He has always been good at stumping the Dark Lord.
“You?” Tom sneers. “A half-blood?”
“Why so shocked?”
“You can’t be. You’re too—“
“Powerful,” Tom admits with some level of difficulty, practically spitting the word. “I can—I can feel it. I felt it the moment you appeared.”
Harry is very near flattered. “You’re a half-blood.”
Tom’s wand is out before Harry can blink. Long fingers catch him by the scruff of his collar, dragging him by his robes from the sparsely peopled road to one of the empty alleys that branch off of it. Harry grunts as his back hits the brick wall of whatever shop Tom has squeezed them against, and he laughs when Tom points a wand in his face.
The set of Tom’s mouth is something akin to a snarl. Harry suddenly has no doubts Tom has already broken his soul a third time. The anger on his face is too raw for it to be otherwise. For a moment, Harry aches for him and the disaster that awaits the wizarding world.
“You would do well to keep your mouth shut about things you know not,” Tom hisses, casting a muffling charm over their persons.
“Or you’ll shut it for me?” Harry quips, but he is already pressing the tip of his own want to Tom’s side. “I assure you, you have tried and you will fail.”
Tom falters, eyes widening a fraction.
“Besides, I’m a lot less interesting without a mouth.”
Tom’s gaze searches Harry’s face. There is a press in Harry’s mind; a pressure. He instantly expels it and avoids direct eye contact. Neither of them are willing to relent and drop their wands.
“Who are you?”
“I told you: I’m just Harry.” Harry mutters, wincing as Tom’s wand digs in under his jaw. “And this is not exactly what I would consider helping. Which I do believe is what I purchased with that name. Don’t want to go back on a transaction like that, do we?”
“What harm would it do?” Tom replies shrewdly.
“You know as well as I do that something happened when we shook hands,” Harry huffs, a billow of heat fogging between them. “I’m not willing to admit it was an Unbreakable, but are you actually going to risk something going wrong?”
The flex of Tom’s jaw is arresting. Harry wonders how this man ever turns into a monster with red eyes.
“I do not like being kept in the dark, Harry.”
“Believe me, of that I am very much aware.” Harry snorts.
Tom takes a deep breath. “If I let you go, you will tell me what I want to know.”
“No,” Harry grins. “But I’ll tell you what I want you to know. And don’t even bother with the Imperius; it doesn’t work.”
Something in Tom’s face twitches. Harry feels strangely heady—with power, with knowledge.
“Fine,” Tom jerks back. “Tell me, then.”
Tucking his wand away, Harry adjusts his robes and smiles. “Well, Tom, I guess the easiest way to put it is that I’m from the future. If this isn’t all some wacky dream the twins cooked up. Which I’m still a quarter suspicious it might be.”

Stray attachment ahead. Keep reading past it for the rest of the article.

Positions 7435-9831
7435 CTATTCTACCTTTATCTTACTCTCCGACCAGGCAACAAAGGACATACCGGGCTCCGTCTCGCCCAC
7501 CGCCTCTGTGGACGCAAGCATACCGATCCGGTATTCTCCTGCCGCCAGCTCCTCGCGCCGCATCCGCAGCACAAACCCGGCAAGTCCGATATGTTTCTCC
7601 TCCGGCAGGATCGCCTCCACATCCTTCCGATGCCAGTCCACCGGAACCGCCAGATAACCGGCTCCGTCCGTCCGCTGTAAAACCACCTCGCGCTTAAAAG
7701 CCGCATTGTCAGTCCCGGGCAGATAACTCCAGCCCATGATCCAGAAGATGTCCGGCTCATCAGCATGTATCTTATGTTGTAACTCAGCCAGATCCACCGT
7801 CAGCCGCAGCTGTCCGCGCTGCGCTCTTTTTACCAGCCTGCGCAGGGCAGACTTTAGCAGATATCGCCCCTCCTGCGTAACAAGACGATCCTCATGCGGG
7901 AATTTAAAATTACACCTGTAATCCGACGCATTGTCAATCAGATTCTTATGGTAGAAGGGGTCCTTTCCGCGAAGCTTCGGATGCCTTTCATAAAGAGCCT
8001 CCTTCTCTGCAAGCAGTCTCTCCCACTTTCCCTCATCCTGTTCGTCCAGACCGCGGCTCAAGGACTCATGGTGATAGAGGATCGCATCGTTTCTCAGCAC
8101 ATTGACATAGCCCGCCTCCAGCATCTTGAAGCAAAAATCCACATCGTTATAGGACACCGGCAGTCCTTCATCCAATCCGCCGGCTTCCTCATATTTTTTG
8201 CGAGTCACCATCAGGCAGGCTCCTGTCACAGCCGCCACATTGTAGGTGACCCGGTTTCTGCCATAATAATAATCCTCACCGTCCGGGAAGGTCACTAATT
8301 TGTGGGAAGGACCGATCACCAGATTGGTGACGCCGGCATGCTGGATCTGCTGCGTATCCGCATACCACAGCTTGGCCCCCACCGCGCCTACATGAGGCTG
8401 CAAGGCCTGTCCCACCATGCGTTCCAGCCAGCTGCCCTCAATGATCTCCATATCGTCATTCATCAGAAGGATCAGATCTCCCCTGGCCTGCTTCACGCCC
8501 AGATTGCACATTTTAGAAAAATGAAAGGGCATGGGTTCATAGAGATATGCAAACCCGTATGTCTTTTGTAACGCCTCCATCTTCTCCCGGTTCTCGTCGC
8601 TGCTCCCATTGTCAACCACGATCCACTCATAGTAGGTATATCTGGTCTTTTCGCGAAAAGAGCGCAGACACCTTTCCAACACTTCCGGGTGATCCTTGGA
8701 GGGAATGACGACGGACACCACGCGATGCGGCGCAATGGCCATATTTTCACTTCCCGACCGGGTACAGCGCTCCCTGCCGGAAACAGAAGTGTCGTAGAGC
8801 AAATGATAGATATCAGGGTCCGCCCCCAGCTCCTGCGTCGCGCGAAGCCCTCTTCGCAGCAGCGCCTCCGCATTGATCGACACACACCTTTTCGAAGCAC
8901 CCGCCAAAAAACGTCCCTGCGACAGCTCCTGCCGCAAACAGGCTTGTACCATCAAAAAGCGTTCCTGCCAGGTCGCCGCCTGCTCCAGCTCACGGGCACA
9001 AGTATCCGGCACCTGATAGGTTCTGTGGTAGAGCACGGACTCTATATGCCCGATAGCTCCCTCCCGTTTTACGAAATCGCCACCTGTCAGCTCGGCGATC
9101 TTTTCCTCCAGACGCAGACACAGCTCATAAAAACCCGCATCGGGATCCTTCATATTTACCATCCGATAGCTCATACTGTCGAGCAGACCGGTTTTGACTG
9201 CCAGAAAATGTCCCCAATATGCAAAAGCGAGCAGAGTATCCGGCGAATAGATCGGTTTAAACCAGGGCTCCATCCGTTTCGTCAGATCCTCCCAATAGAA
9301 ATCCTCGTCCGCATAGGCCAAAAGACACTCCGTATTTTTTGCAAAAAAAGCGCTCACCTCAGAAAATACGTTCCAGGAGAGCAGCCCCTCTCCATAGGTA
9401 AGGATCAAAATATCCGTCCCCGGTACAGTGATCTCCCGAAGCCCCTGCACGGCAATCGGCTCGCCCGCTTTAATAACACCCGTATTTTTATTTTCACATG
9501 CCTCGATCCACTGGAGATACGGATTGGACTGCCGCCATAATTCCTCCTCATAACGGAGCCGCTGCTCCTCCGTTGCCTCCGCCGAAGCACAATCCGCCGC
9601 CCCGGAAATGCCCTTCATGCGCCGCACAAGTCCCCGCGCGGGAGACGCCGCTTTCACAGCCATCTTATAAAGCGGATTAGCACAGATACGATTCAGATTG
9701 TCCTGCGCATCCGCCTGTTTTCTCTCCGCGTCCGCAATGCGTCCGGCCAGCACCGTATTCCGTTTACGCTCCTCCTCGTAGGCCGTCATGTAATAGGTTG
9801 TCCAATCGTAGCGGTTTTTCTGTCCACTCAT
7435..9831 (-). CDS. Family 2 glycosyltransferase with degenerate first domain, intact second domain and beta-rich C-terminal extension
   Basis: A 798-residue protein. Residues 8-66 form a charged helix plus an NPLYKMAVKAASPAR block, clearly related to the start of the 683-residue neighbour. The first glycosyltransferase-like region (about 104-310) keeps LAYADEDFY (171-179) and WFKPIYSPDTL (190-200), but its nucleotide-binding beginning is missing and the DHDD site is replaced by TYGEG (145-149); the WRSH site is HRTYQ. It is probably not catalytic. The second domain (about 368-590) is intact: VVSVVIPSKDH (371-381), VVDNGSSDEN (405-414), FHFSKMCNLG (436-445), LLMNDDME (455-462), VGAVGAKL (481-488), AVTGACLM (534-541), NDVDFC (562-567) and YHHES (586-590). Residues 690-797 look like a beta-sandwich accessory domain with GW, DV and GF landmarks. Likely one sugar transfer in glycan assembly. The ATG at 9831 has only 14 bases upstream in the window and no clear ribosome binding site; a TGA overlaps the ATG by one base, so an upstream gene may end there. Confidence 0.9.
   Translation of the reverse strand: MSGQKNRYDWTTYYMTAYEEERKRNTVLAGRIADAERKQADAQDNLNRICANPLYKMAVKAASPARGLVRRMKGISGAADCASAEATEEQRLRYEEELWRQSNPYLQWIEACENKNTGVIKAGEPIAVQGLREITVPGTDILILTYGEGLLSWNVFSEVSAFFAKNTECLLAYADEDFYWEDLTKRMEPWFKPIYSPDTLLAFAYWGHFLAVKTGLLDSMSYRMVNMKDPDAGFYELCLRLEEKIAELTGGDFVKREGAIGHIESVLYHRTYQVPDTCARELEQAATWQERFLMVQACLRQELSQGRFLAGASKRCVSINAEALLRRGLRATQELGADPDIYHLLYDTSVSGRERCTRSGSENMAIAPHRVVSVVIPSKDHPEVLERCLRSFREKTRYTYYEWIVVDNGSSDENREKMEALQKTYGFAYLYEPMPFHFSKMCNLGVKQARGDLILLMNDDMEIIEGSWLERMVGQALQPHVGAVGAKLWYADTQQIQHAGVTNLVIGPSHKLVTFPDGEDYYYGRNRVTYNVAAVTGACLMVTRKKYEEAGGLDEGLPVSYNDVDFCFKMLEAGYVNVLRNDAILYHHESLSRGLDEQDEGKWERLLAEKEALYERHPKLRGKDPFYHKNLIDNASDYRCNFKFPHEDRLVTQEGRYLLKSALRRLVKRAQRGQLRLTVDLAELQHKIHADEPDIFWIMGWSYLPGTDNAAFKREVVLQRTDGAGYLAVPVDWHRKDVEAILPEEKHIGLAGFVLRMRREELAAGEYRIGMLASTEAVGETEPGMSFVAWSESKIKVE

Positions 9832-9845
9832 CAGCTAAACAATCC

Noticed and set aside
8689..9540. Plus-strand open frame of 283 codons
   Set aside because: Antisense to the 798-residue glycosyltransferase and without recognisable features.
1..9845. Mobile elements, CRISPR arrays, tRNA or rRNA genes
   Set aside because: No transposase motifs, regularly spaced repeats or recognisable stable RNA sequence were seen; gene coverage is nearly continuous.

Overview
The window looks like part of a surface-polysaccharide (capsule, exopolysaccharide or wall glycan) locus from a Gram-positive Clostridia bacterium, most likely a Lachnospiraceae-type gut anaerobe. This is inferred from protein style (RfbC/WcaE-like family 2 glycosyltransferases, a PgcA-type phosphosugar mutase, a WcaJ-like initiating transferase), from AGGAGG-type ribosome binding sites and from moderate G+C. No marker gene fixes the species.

“The future,” Tom repeats, eyeing him a moment. “My future?”
“Well, one of them.” Harry’s head bobs, expression scrunching. “But I’ve never actually been very good at time things. I once saved my own life without realizing it, you see.”
Tom seems to digest this. Then, almost opposite of the threats and pandering for knowledge Harry expects, Tom fixes his own robes and gestures to the main road of Diagon Alley.
“I suppose that means you have no place to stay,” he says carefully as they step out, both wary of the other.
“I suppose it does.”
Tom hums, considering, and then smiles that charming smile of his. “You’ll stay with me, then.”
Before Harry can protest, Tom takes his arm and they Disapparate away with a soft crack.
Harry lets out a strained grunt on impact. If Tom didn’t have such a vice grip on his arm, Harry doesn’t doubt he would have fallen.
“You bastard,” Harry spits, anger twisting in him in a way he hasn’t felt in ages. “You could have splinched me.”
“Yes, but the point is that I didn’t.” Tom says decidedly, eyes alight with something Harry is too busy fighting nausea to contemplate. “Come on, then.”
He pulls Harry forward toward a short, wrought iron fence. Harry stumbles after him blindly for a moment, until they’re passed the gate and moving down a narrow path toward a secluded but lavish two story home. When he jerks away, Tom stops to look back at him. Harry looks between the house and Tom, and Tom waits, expectant.
Harry realizes, distantly, that Tom has essentially kidnapped him.
“Where are we?” Harry asks.
“Uxbridge,” Tom replies as if it’s obvious.
“Why are we in Uxbridge?”
“I live here. Really, Harry, try to keep up.”
Teeth grit, Harry pulls his wand free of his robes. He sends off a hex without a word, but Tom deflects with a laugh that’s tinged with disbelief, his eyes bright—perhaps in excitement at the prospect of someone being so unafraid of him or unimpressed with him that they would attempt to challenge him.